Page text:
Prove if $\sum\limits_{n=1}^ \infty a_n$ converges, {$b_n$} is bounded & monotone, then $\sum\limits_{n=1}^ \infty a_nb_n$ converges.

Prove that if $\displaystyle \sum_{n=1}^ \infty a_n$ converges, and {$b_n$} is bounded and monotone, then $\displaystyle \sum_{n=1}^ \infty a_nb_n$ converges.

No, $a_n, b_n$ are not necessarily positive numbers.

I've been trying to use the Dirichlet's Test, but I have no way to show that $b_n$ goes to zero. If I switch $a_n$ and $b_n$ in Dirichlet's Test, I can show $a_n$ goes to zero, but then I'm having trouble showing that $\displaystyle \sum_{n=1}^ \infty \left\lvert a_{n+1}-a_{n}\right\rvert$ converges (because $a_n$ isn't necessarily monotone).

• Use abel partial summation. Commented Feb 5, 2016 at 0:31
• I have, that is what allowed me to show that the partial sums of ∑anbn converge. But, I still need to satisfy the other condition(s). It's these other conditions am having difficulty with. Commented Feb 5, 2016 at 0:56
• Since {$b_n$} is bounded and monotone, it has a Max/Min (both cases are analogous). So let $M$ be a lower/upper bound (which is finite) for {$b_n$}, then $M\cdot\sum a_{n}$ converges... shouldn't be hard from there, or I could be missing something? Commented Feb 5, 2016 at 1:25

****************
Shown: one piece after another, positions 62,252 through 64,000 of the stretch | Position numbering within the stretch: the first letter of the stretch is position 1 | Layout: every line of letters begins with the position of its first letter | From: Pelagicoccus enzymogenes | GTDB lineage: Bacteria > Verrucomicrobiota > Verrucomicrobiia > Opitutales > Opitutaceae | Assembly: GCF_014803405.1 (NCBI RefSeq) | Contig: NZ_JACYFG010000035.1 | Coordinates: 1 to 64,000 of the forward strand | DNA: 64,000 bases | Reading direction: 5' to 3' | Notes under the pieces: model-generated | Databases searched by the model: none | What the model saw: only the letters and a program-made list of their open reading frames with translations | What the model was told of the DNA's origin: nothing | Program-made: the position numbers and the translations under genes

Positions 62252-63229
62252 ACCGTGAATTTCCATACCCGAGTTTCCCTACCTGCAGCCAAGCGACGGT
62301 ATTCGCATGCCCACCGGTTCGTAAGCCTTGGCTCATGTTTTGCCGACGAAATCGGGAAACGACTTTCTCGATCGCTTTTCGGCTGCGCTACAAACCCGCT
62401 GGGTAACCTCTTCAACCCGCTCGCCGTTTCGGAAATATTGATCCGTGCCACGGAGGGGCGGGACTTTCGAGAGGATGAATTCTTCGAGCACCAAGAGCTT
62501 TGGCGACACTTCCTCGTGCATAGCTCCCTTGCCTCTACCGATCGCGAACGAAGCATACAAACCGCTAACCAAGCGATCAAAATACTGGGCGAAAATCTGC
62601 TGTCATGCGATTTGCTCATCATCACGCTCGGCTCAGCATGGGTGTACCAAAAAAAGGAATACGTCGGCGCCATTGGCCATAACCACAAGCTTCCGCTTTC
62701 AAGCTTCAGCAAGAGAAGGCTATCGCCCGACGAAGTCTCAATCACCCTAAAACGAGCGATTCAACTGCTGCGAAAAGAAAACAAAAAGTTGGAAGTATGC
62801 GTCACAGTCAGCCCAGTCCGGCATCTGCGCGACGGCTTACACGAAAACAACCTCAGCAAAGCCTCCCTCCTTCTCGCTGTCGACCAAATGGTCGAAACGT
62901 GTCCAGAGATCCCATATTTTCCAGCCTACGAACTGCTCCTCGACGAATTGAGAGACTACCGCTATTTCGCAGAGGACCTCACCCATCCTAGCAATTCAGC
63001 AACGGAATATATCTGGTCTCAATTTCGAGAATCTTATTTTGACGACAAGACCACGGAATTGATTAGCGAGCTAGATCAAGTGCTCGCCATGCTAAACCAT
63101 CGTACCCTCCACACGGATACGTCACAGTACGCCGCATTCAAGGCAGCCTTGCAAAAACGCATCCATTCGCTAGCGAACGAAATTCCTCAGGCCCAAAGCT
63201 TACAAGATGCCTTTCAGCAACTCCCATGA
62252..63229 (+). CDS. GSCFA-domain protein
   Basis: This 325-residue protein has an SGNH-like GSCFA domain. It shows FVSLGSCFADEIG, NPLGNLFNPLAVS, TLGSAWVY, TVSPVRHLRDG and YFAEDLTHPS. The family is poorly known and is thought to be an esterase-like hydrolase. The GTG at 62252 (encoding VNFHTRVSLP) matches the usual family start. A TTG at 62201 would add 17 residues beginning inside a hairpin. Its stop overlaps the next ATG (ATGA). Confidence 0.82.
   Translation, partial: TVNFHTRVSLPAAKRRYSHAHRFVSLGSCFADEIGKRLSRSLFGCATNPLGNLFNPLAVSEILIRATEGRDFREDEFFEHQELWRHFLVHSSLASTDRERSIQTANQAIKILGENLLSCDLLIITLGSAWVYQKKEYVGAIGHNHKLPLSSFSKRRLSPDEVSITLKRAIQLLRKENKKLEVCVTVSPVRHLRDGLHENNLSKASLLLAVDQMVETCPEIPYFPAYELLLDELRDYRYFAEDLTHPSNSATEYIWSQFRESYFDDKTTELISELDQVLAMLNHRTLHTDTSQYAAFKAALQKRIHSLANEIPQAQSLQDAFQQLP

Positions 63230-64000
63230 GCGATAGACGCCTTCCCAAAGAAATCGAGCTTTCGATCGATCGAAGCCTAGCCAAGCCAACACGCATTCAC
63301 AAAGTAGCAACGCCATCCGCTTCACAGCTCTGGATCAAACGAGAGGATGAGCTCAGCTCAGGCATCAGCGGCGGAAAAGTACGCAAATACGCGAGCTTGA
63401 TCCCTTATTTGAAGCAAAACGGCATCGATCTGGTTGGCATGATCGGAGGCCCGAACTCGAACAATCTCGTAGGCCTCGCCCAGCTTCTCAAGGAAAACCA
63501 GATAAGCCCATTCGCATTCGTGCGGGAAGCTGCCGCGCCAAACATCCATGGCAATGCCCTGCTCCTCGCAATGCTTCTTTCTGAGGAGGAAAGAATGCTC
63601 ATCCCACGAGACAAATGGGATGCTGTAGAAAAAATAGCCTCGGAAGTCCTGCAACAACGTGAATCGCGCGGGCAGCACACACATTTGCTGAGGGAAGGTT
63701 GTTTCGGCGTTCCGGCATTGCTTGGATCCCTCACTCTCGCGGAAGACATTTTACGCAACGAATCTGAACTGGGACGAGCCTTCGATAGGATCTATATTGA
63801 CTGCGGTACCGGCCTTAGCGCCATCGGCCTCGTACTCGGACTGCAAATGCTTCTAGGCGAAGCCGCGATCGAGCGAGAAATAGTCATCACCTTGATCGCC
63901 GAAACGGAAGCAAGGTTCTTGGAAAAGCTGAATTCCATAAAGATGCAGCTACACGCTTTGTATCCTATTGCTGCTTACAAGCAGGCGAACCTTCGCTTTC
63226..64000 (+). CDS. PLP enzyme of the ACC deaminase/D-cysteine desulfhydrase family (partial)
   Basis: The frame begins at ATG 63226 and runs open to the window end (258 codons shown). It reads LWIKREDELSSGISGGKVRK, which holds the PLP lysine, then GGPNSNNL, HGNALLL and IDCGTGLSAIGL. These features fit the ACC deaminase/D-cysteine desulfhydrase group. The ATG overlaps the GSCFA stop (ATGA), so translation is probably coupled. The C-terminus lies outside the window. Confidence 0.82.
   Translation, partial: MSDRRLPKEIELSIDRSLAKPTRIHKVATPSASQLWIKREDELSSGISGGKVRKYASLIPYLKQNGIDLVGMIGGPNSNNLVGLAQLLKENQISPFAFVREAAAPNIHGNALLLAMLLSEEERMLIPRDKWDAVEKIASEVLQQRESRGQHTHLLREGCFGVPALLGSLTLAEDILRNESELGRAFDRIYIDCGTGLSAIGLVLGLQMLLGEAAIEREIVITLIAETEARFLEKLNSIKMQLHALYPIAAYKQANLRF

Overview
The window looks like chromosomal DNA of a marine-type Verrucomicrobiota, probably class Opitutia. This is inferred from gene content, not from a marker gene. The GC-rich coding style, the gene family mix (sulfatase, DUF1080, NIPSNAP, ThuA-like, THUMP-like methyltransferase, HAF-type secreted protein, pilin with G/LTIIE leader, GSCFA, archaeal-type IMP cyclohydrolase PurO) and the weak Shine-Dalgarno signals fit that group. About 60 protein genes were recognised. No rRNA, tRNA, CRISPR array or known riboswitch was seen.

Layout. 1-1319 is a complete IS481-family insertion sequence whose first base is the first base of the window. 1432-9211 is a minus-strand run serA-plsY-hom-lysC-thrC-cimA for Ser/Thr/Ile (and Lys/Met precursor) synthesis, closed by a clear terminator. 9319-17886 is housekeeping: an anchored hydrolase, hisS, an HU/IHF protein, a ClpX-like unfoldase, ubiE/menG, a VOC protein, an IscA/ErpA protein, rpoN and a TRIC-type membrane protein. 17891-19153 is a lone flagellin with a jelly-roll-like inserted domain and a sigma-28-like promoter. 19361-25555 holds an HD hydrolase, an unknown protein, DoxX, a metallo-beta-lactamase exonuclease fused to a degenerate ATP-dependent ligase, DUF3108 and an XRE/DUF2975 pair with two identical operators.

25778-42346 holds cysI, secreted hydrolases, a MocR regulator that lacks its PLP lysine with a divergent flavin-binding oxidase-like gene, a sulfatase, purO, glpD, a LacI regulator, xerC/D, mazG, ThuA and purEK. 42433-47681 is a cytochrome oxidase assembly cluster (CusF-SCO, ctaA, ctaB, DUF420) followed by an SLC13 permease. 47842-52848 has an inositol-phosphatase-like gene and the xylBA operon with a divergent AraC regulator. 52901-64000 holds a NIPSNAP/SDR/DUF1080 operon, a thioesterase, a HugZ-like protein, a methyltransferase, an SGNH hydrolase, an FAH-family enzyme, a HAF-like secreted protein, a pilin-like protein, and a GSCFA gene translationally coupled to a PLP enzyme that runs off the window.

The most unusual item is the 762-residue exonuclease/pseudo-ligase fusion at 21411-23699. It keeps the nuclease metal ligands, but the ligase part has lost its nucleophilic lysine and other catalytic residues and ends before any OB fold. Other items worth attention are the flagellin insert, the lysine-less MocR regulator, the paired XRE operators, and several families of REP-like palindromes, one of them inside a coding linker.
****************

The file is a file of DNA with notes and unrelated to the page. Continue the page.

• @mm8511 With this argument, you don't show convergence of the series, only that it's bounded. Commented Feb 5, 2016 at 1:41

Outline: Indeed, the key is use Dirichlet's test (a.k.a. Abel's summation at its core) as you intended:

\begin{align} \sum_{n=1}^N a_n b_n &= \sum_{n=1}^N (A_n-A_{n-1}) b_n = A_Nb_N + \sum_{n=1}^{N-1} A_n b_n -\sum_{n=1}^{N-1} A_n b_{n+1} \\ &= A_Nb_N + \sum_{n=1}^{N-1} \underbrace{A_n}_{\text{bounded}} \underbrace{(b_n -b_{n+1})}_{\text{constant sign}} \end{align} where $A_n \stackrel{\rm def}{=} \sum_{n=1}^{N} a_n$ and $A_0=0$.

Now, this does not quite work: the issue boils down to the fact that at the end of the day you cannot rely on $b_n\xrightarrow[n\to\infty]{} 0$; since indeed it is not necessarily true. But you need this for the argument to go through.

To circumvent that, observe that $(b_n)_n$ is a bounded monotone sequence, and therefore is convergent. Let $\ell\in\mathbb{R}$ be its limit.

You can now define the sequence $(b^\prime_n)_n$ by $b^\prime_n \stackrel{\rm def}{=} b_n-\ell$. This is a monotone bounded sequence converging to $0$, and $$\sum_{n=1}^N a_n b^\prime_n = \sum_{n=1}^N a_n b_n - \ell \sum_{n=1}^N a_n.$$ The second term is a convergent series by assumption on $(a_n)_n$, so showing convergence of the series $\sum a_n b_n$ is equivalent to showing convergence of the series $\sum a_n b^\prime_n$. Apply your idea (Abel's summation) on the latter.

• That's definitely what I was looking for. Thank you so much. Commented Feb 5, 2016 at 2:15
• Glad this was helpful... that's a nice question. Commented Feb 5, 2016 at 2:16
• Can I conclude that OP's statement is a corollary of Dirichlet's test? Commented Jun 18, 2019 at 6:02
• Sure, you can phrase it that way. @ChoMedit. Commented Jun 18, 2019 at 13:54